Saying “no” to drinking alcohol can cause some serious anxiety. Here are three common scenarios and how to approach them.
I don’t like what’s happening with women online right now, particularly in recovery, spiritual, and so-called feminist circles. It appears there is a growing contingent of people who I would assert even six months ago had no awareness of the word privilege, and now feel compelled to call out other women on theirs at every turn.
I was 28 when I got my first Ambien prescription. I'd just moved in with my boyfriend—the man that would eventually become my husband—and I sat in our bed one night holding half of the skinny peach-colored pill (I was too nervous to take the full one) in my palm. Both of us wondered what it would do. How long would it take to kick in? Would I remember falling asleep? Where would I go?
I mean, you know that commercial with the staples button that says "that was easy.” Getting sober is the hardest-best thing ever, but is there ever a time when you can hit cruise control and sit back and enjoy it? I know I'll never get to push that staples button, but can I at least get one that says, "It's getting easier?”
To your grief: the losses are real. To tell you they’re not would be disingenuous and untrue. Addiction steals our time and our essence and our ability to receive love, among other things. Feel all the way into the pain of what you know you lost, and also the unknowable things. But. But. Hear this: you didn’t chase weed and people and cigarettes and shiny things because you’re just “that fucked up.” You did it because you’ve been looking for love, like Johnny Lee did, in all the wrong places.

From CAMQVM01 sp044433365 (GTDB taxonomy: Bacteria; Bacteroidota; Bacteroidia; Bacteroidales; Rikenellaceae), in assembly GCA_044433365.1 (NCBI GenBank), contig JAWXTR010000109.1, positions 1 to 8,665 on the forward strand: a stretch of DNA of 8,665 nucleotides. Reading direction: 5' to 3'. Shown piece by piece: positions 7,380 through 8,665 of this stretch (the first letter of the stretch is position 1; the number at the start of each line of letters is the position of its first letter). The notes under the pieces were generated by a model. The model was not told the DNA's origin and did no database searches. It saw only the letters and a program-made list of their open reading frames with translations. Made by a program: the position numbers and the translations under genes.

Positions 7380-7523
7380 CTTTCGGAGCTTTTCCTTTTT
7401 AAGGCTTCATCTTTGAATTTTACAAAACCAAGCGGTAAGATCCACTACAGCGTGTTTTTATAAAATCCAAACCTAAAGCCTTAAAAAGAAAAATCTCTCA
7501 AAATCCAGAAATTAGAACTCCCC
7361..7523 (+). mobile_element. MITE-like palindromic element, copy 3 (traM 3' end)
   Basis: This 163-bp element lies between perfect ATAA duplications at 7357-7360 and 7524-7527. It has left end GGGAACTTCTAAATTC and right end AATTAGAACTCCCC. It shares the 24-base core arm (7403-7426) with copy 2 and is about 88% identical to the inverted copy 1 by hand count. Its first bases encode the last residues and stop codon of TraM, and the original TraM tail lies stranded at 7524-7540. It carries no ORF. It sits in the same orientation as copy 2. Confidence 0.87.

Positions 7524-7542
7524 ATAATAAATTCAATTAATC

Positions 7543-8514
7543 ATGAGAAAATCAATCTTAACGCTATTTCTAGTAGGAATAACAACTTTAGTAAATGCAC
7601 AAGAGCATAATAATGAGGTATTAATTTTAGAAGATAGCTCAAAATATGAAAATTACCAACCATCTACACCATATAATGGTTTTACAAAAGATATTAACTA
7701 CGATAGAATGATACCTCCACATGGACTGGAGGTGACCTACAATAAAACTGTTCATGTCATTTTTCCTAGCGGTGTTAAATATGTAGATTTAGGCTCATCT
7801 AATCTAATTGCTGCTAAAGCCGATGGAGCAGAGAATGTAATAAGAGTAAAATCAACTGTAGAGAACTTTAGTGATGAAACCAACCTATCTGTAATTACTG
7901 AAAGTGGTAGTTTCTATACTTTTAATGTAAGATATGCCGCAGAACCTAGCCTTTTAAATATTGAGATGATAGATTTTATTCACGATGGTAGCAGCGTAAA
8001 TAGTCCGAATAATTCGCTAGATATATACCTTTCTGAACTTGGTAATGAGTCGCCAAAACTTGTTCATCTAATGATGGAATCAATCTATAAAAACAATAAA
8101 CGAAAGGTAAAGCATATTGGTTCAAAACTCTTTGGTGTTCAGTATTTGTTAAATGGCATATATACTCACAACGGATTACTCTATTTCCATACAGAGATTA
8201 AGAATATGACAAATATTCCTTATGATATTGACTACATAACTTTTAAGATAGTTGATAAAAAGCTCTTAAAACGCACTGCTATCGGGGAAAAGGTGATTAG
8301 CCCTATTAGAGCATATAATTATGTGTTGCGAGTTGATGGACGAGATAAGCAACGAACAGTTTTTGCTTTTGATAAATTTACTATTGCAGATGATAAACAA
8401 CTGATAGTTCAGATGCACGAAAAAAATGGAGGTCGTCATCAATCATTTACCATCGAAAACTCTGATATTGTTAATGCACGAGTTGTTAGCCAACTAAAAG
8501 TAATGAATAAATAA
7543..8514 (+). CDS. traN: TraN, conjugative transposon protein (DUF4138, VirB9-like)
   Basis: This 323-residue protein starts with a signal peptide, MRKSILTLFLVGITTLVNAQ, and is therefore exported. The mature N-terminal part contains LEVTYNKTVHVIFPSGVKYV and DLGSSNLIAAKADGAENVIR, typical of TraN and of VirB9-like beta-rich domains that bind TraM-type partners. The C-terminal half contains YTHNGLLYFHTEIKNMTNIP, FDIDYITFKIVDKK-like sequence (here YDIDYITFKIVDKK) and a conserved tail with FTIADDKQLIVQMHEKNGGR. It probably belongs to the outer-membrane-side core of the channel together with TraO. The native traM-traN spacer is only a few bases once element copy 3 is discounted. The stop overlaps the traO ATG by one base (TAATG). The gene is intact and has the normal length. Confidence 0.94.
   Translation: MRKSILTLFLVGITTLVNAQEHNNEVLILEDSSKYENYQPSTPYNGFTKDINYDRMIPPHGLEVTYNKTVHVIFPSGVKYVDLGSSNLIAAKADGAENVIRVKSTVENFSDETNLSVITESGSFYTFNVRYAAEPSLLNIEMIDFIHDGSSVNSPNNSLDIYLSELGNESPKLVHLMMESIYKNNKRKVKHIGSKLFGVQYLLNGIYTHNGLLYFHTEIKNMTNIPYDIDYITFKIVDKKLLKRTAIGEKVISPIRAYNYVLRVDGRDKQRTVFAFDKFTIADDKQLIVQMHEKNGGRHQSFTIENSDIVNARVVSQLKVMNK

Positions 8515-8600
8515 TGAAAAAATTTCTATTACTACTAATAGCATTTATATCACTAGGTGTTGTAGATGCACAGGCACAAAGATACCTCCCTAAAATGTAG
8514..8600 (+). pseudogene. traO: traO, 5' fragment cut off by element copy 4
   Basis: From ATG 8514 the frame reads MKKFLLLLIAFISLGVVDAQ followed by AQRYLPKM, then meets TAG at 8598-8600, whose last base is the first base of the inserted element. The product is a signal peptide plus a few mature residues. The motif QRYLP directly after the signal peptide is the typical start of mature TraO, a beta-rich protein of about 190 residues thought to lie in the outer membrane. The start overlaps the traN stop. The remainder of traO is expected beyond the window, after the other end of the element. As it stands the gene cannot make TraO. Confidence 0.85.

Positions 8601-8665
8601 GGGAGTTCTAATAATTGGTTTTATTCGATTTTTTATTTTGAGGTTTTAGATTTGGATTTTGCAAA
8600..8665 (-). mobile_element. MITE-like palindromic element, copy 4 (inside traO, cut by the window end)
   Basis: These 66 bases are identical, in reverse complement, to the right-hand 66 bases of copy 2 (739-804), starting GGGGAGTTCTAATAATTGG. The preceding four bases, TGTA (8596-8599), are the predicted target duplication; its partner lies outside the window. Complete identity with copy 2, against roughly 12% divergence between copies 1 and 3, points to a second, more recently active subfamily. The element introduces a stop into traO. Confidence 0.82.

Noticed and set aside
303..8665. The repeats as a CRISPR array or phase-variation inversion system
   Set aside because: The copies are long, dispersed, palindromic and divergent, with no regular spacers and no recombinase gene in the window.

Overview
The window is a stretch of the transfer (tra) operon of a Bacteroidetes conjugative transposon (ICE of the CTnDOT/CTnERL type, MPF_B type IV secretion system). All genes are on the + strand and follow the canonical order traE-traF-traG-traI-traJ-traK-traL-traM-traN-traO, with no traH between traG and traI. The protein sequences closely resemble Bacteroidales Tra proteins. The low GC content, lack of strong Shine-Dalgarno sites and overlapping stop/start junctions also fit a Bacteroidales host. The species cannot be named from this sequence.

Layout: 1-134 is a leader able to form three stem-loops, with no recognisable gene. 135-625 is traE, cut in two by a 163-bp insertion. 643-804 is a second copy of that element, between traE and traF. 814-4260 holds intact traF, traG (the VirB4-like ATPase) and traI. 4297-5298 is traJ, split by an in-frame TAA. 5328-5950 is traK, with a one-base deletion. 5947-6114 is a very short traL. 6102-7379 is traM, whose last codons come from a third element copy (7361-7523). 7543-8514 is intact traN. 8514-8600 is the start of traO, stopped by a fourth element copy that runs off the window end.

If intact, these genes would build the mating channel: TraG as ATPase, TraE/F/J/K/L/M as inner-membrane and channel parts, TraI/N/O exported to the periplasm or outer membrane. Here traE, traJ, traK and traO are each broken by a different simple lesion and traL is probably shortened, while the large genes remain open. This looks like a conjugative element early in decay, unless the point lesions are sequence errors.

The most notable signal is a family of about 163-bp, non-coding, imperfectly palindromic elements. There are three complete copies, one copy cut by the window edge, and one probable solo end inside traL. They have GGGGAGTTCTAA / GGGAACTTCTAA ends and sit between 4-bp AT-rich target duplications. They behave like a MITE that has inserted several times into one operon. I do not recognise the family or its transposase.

Can we pause for one second before we crack open the Rosé and think, Where am I going with this? Closer to life or further away? Why? Is this what it means to be alive? Is there some kind of connection to this—the wine, the food, the sex, the 500th Netflix show, whatever—and the disconnection we’re seeing in the world? Maybe?